Theorem 3.10 Let us assume that, for n ≥ 1, bound (25) holds, (21) is satisfied for some α ∈ (0,1), the quadrature rule is exact for polynomials of degree ≤ p−1 and the solution u of (1) belongs to Cq+3([0, T], X) for some q≤p−1, satisfies (18) for thatqand the above value ofα, and for l= 0, . . . , q,

Ll(−L)αu(q−l+1), Ll−1(−L)αu(q−l+2), Ll−2(−L)αu(q−l+3)∈C([0, T], X). (30)

Then, the global error satisfies en = O(kq+α), where the constant in Landau

notation depends on the coefficients of the method, uniform bounds of the functions in (18) and (30) and on 1/α.

Proof. The result follows from rewriting (24) as (27)-(28) again, like in the proof of Theorem 3.8.

Now, the first term in (27) isO(kq+α) by applying Theorem 3.4.

The second term in (27) is also O(kq+α) due to (25) and because, by using

(15) and (29),

L−1δ0,k= k

Z

0

L(−L)−αL−2(−L)αvk,t(q+2)n−j(s)Kq,k(s)ds

=

k

Z

0

(k−s)α−1

q

X

l=0 

 

q l

 (−1)

lh

(k−s)1−αL(−L)−αe(k−s)LLl(−L)αu(q−l)(tn+s)

−2(k−s)1−αL(−L)−αe(k−s)LLl−1(−L)αu(q−l+1)(tn+s)

+(k−s)1−αL(−L)−αe(k−s)LLl−2(−L)αu(q−l+2)(tn+s)

i

Kq,k(s)ds,

which is O(kq+1+α) considering (21), (30) and that K

q,k(s) = O(kq+1).

As for the third term in (27), it is also O(kq+α) by using (22) and (21).

Finally, in order to bound (28) in the same way, it suffices to consider that

L−1(δn−j,k−δn−j−1,k)

=

k

Z

0

L−1[vk,t(q+2)n−j(s)−v(k,tq+2)n−j−

1(s)]Kq,k(s)ds

=

k

Z

0

(k−s)1−αL(−L)−α(k−s)α−1L−2(−L)α[vk,t(q+2)n−j(s)−vk,t(q+2)n−j−

(14)

=O(kq+2+α) (31)

because of (29), (30) and (21), from what the result follows using also (25).

Remark 3.11 The bound (25) has been proved in [?] for analytic semigroups, covering the case in which (1) corresponds to parabolic problems. Bound (21) can also be seen to be valid for parabolic problems. Moreover, the trick of the summation by parts may be used in other cases. For example, it is used in [?] when integrating regular solutions of Schr¨odinger equation. The frac-tional order of convergence and summation by parts appear in the case of C0-semigroups and Runge-Kutta type methods [?,?,?,?,?].

In any case, we notice that, in practice, the time integration is made when (1) has been previously discretized in space and the summation by parts may be valid for the semidiscrete problem.

4 Examples and numerical results

In this section, we will corroborate the results of the previous section in the numerical integration of the evolutionary initial boundary value problem with homogeneous boundary conditions:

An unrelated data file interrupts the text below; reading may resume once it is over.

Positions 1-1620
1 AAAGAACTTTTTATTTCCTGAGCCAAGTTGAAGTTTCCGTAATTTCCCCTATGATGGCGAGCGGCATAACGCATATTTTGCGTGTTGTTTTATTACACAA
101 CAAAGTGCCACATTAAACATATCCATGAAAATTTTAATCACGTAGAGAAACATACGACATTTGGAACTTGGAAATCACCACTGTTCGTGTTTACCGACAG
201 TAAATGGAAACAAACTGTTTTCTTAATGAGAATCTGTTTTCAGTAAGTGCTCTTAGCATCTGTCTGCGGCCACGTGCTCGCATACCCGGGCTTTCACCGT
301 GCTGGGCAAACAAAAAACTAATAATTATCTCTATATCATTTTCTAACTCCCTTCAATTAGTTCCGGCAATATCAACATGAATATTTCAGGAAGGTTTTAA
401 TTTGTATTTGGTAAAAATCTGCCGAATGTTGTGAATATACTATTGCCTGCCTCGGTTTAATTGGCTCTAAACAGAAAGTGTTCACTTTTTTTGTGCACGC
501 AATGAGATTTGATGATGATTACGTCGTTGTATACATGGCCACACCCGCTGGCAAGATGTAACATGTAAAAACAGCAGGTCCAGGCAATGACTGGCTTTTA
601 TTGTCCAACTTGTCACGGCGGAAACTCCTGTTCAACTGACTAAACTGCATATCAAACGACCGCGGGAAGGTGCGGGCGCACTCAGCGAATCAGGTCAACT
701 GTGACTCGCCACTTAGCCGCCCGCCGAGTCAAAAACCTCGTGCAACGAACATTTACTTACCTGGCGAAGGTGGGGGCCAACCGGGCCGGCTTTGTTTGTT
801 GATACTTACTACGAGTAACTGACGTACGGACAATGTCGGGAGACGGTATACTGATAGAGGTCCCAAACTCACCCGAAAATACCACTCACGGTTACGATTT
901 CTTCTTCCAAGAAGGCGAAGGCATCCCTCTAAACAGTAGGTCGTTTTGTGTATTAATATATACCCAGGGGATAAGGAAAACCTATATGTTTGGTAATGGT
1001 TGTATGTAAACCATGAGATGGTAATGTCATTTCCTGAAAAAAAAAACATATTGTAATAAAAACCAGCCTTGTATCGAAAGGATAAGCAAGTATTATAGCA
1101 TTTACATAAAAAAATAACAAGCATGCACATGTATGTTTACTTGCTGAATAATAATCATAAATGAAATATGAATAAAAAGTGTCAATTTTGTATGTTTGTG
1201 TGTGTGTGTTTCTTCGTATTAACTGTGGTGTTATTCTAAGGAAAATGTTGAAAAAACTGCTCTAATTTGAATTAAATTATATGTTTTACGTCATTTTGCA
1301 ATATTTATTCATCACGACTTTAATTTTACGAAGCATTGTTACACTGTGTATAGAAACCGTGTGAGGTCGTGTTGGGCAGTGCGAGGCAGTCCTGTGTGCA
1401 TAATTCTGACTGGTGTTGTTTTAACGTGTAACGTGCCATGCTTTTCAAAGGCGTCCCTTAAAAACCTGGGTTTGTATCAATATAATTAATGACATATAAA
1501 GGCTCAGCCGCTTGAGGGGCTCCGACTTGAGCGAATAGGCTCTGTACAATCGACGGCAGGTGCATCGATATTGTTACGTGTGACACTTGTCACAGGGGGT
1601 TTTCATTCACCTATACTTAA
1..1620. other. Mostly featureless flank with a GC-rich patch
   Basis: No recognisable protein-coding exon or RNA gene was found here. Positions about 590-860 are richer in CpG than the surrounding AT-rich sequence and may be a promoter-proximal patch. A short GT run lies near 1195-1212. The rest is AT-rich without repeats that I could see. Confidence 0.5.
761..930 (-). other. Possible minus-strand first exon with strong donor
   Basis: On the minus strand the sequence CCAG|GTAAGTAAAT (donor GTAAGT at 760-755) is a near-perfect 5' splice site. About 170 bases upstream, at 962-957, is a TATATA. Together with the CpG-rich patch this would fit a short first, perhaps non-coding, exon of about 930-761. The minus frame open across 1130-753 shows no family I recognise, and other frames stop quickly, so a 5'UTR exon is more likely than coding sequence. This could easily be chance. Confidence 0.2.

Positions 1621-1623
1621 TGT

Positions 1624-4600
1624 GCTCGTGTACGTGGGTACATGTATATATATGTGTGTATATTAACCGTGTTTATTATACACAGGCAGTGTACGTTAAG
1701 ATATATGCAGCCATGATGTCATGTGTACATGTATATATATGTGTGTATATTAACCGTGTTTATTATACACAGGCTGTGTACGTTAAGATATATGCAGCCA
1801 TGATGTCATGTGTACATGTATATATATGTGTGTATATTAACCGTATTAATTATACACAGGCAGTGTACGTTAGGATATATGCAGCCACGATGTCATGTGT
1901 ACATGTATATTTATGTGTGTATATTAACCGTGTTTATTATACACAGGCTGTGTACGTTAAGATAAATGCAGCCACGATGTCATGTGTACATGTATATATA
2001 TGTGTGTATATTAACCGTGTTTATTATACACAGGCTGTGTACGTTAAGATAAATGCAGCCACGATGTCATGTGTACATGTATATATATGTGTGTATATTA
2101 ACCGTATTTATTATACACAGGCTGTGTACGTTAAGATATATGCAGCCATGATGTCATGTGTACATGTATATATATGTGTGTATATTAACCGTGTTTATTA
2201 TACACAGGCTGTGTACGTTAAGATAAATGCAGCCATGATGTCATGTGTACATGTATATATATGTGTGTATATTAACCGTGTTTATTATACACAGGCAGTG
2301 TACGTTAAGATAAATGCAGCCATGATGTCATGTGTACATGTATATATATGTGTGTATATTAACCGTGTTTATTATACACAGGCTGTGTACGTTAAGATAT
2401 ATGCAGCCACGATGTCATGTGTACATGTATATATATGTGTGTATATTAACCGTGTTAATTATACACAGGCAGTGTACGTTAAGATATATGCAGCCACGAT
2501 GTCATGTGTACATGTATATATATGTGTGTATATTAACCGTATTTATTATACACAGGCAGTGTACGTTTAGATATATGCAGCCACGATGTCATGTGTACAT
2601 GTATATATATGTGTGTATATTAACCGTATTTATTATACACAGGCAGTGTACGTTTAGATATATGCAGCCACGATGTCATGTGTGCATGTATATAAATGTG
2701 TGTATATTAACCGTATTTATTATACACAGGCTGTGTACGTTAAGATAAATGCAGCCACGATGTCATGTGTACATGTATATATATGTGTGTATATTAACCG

ut(x, t) = ∆u(x, t) +f(x, t), x∈Ω, t∈[0, T],

u(x,0) =u0(x),

u(x, t) = 0, x∈∂Ω, (32)

where Ω is a certain convex set of Rd with a Liptschitz continuous boundary

∂Ω, ∆ is the Laplacian operator, u0 ∈L2(Ω) and for each t∈ [0, T], f(·, t) ∈

L2(Ω). In such a way, this problem can be written under the framework of (1) whereX =L2(Ω) and L:H2(Ω)∩H01(Ω)→L2(Ω) is the Laplacian operator restricted to functions of H2(Ω) which vanish on Ω. Moreover, when α [0,14),D((−L)α) = H(Ω) while forα (1

4,1), D((−L)

α) =H(Ω)Hα

0(Ω) [?,?].

We have first considered the one-dimensional problem corresponding to Ω = [0,1] and three different choices of u0 and f,

(i) u0(x) =x(1−x)ex, f(x, t) = 2x(1 +x)ex−t,

(ii) u0(x) =x3(1−x)3, f(x, t) =etx(6−36x+ 59x2−27x3 −3x4+x5), (iii) u0(x) = sin(πx), f(x, t) = et(1 +π2) sin(πx).

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(7) is satisfied with the respective values of q. This can be corroborated here since the exact solutions are given by

(i) u(x, t) =x(1−x)ex−t,

(ii) u(x, t) =x3(1x)3et,

(iii) u(x, t) = sin(πx)et.

Besides, notice that, for 0≤α < 14,u(t)∈D(L1+α) in case (i),u(t)∈D(L2+α) in case (ii) and u(t)∈D(Lq) for anyq 1 in case (iii).

We have numerically integrated these problems till T = 1 with the standard second-order finite difference method in space and the explicit Lawson method which is based on the Runge-Kutta method

0 0

1 1 0

1 2

1 2

. (33)

Notice that the quadrature rule associated to this method is just the trape-zoidal rule. It is well known that this method has order p = 2. Besides, we have considered a small enough value of thespace stepsizesuch that the error in space can be considered negligible against the errors coming from the time integration. More precisely, we have taken h= 2.5×10−3.

k 2.5×10−2 1.25×10−2 6.25×10−3 3.125×10−3 1.5625×10−3

Local error 2.59×10−2 1.10×10−2 4.65×10−3 1.94×10−3 8.01×10−4

Order 1.23 1.25 1.26 1.27

Table 1

Local error corresponding to the integration of problem (i) with Lawson trapezoidal rule in time

k 2.5×10−2 1.25×10−2 6.25×10−3 3.125×10−3 1.5625×10−3

Local error 1.15×10−4 2.61×10−5 5.75×10−6 1.24×10−6 2.64×10−7

Order 2.14 2.19 2.21 2.23

Table 2

Local error after applyingL−1 corresponding to the integration of problem (i) with Lawson trapezoidal rule in time